I would like to write applications that use C++ and the Cocoa frameworks because Apple is not making Carbon 64-bit capable. C++ seems to be pretty vanilla in its implementation on Linux and Windows but on Mac OS X it seems like additional Apple specific pieces of code are required (like an Obj-C wrapper). It also seems that Apple is forcing developers to write in Objective-C rather than C++, although I could be wrong.

I am trying to find a path to write code on the Mac that would be easy to keep cross platform. Having to write code in C++ for Linux/Windows and then rewrite large portions in Objective-C would be very inefficient.

Is there a way to write code in C++ that will be supported for the future and supported in Xcode? Also, if this is possible, how would I mix C++ and Objective-C in Xcode? Thanks.


You cannot write a Cocoa application entirely in C++. Cocoa relies heavily on the late binding capabilities of Objective-C for many of its core technologies such as Key-Value Bindings, delegates (Cocoa style), and the target-action pattern. The late binding requirements make it very difficult to implement the Cocoa API in a compile-time bound, typed language like C++ⁱ. You can, of course, write a pure C++ app that runs on OS X. It just can't use the Cocoa APIs.

So, you have two options if you want to share code between C++ apps on other platforms and your Cocoa-based application. The first is to write the model layer in C++ and the GUI in Cocoa. This is a common approach used by some very large apps, including Mathematica. Your C++ code can be left unchanged (you do not need "funky" apple extensions to write or compile C++ on OS X). Your controller layer will likely make use of Objective-C++ (perhaps the "funky" Apple extension you refer to). Objective-C++ is a superset of C++, just as Objective-C is a superset of C. In Objective-C++, you can make objc-style message passing calls (like [some-objc-object callMethod];) from within a C++ function. Conversely, you can call C++ functions from within ObjC code like:

@interface MyClass {
    MyCPPClass *cppInstance;

@implementation MyClass
- (id)init {
    if(self = [super init]) {
        cppInstance = new MyCPPClass();
    return self;
- (void) dealloc {
    if(cppInstance != NULL) delete cppInstance;
    [super dealloc];
- (void)callCpp {

You can find out more about Objective-C++ in the Objective-C language guide. The view layer can then be pure Objective-C.

The second option is to use a cross-platform C++ toolkit. The Qt toolkit might fit the bill. Cross-platform toolkits are generally despised by Mac users because they do not get all the look and feel details exactly right and Mac users expect polish in the UI of Mac applications. Qt does a surprisingly good job, however, and depending on the audience and the use of your app, it may be good enough. In addition, you will lose out on some of the OS X-specific technologies such as Core Animation and some QuickTime functionality, though there are approximate replacements in the Qt API. As you point out, Carbon will not be ported to 64-bit. Since Qt is implemented on Carbon APIs, Trolltech/Nokia have had to port Qt to the Cocoa API to make it 64-bit compatible. My understanding is that the next relase of Qt (currently in release candiate) completes this transition and is 64-bit compatible on OS X. You may want to have a look at the source of Qt 4.5 if you're interested in integrating C++ and the Cocoa APIs.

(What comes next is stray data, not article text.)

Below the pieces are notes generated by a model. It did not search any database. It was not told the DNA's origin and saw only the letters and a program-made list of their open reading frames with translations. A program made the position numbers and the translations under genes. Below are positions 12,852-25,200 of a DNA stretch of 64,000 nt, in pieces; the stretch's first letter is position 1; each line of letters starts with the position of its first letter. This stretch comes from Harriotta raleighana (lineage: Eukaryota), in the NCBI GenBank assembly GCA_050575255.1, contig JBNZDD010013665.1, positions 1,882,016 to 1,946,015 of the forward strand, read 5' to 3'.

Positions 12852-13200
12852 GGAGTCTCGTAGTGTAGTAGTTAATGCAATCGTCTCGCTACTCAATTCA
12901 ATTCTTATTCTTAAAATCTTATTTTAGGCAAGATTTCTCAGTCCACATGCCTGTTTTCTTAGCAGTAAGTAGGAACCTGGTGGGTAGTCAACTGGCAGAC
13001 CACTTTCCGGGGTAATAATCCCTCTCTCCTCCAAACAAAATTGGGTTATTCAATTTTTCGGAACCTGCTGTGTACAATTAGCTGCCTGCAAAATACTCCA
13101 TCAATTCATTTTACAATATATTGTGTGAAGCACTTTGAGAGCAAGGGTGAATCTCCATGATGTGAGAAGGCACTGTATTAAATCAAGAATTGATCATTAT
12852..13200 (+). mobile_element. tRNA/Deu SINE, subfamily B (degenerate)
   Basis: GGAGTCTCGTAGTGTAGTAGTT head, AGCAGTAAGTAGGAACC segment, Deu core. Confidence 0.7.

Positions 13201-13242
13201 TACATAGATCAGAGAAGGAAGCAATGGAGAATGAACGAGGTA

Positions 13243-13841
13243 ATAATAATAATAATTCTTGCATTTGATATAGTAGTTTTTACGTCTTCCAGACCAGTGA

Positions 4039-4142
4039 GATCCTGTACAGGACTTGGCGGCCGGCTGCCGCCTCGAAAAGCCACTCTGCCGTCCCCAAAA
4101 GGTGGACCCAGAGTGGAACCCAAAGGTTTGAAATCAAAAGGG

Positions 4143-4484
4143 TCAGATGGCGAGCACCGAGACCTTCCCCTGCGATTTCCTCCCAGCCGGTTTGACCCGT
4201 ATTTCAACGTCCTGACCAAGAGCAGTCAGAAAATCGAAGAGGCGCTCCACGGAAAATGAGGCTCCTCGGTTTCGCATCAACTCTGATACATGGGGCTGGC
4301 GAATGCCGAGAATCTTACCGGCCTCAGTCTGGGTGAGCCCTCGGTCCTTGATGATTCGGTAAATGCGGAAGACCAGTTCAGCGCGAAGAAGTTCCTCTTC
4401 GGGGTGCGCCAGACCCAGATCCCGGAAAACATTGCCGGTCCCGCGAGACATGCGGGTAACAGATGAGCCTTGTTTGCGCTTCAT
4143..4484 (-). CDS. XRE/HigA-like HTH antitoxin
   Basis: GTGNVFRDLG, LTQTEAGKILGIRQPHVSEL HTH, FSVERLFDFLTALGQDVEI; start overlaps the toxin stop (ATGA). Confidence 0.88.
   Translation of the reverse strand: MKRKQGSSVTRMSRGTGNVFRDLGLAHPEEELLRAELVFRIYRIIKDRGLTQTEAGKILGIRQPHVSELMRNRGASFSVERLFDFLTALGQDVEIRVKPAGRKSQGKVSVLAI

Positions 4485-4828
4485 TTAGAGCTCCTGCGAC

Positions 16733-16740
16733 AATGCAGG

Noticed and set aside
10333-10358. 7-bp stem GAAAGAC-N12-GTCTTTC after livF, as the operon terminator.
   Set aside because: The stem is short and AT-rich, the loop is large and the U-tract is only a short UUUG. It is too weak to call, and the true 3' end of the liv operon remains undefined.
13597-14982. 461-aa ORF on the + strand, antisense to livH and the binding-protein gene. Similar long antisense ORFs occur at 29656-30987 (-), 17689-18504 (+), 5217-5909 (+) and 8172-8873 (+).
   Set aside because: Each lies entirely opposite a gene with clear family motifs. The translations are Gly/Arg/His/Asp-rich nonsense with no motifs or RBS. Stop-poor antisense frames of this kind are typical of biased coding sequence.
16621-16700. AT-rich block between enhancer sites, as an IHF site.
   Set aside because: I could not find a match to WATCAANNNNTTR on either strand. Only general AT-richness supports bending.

ⁱ For a while Apple made the Cocoa API available to Java, but the bridge required extensive hand-tuning and was unable to handle the more advanced technologies such as Key-Value Bindings described above. Currently dynamically typed, runtime-bound languages like Python, Ruby, etc. are the only real option for writing a Cocoa app without Objective-C (though of course these bridges use Objective-C under the hood).

  • I'm currently trying to port my small Ogre3D application, seems VERY painful. Is apple trying to convert everyone to Objc, or is this really a feature ? – jokoon Feb 7 '13 at 19:06

Well, it may sound silly, but actually we can write pure C++ code to create GUI for Mac OS X, but we must link against Cocoa framework.

 * test1.cpp
 * This program shows how to access Cocoa GUI from pure C/C++
 * and build a truly functional GUI application (although very simple).
 * Compile using:
 *   g++ -framework Cocoa -o test1 test1.cpp
 * that will output 'test1' binary.

#include <CoreFoundation/CoreFoundation.h>
#include <objc/objc.h>
#include <objc/objc-runtime.h>
#include <iostream>

extern "C" int NSRunAlertPanel(CFStringRef strTitle, CFStringRef strMsg,
                               CFStringRef strButton1, CFStringRef strButton2, 
                               CFStringRef strButton3, ...);

int main(int argc, char** argv)
    id app = NULL;
    id pool = (id)objc_getClass("NSAutoreleasePool");
    if (!pool)
        std::cerr << "Unable to get NSAutoreleasePool!\nAborting\n";
        return -1;
    pool = objc_msgSend(pool, sel_registerName("alloc"));
    if (!pool)
        std::cerr << "Unable to create NSAutoreleasePool...\nAborting...\n";
        return -1;
    pool = objc_msgSend(pool, sel_registerName("init"));

    app = objc_msgSend((id)objc_getClass("NSApplication"),

                    CFSTR("This is a simple test to display NSAlertPanel."),
                    CFSTR("OK"), NULL, NULL);

    objc_msgSend(pool, sel_registerName("release"));
    return 0;
  • 16
    This is wonderful. Are there more complicated examples available? For example, opening a NSWindow? – imallett Jul 1 '13 at 22:03
  • test1.cpp: In function 'int main(int, char**)': test1.cpp:26:48: error: cannot convert 'Class {aka objc_class*}' to 'id {aka objc_object*}' in initialization id pool = objc_getClass("NSAutoreleasePool"); ^ test1.cpp:41:61: error: cannot convert 'Class {aka objc_class*}' to 'id {aka objc_object*}' for argument '1' to 'objc_object* objc_msgSend(id, SEL, ...)' sel_registerName("sharedApplication")); ^ – Jichao Jan 20 '14 at 0:14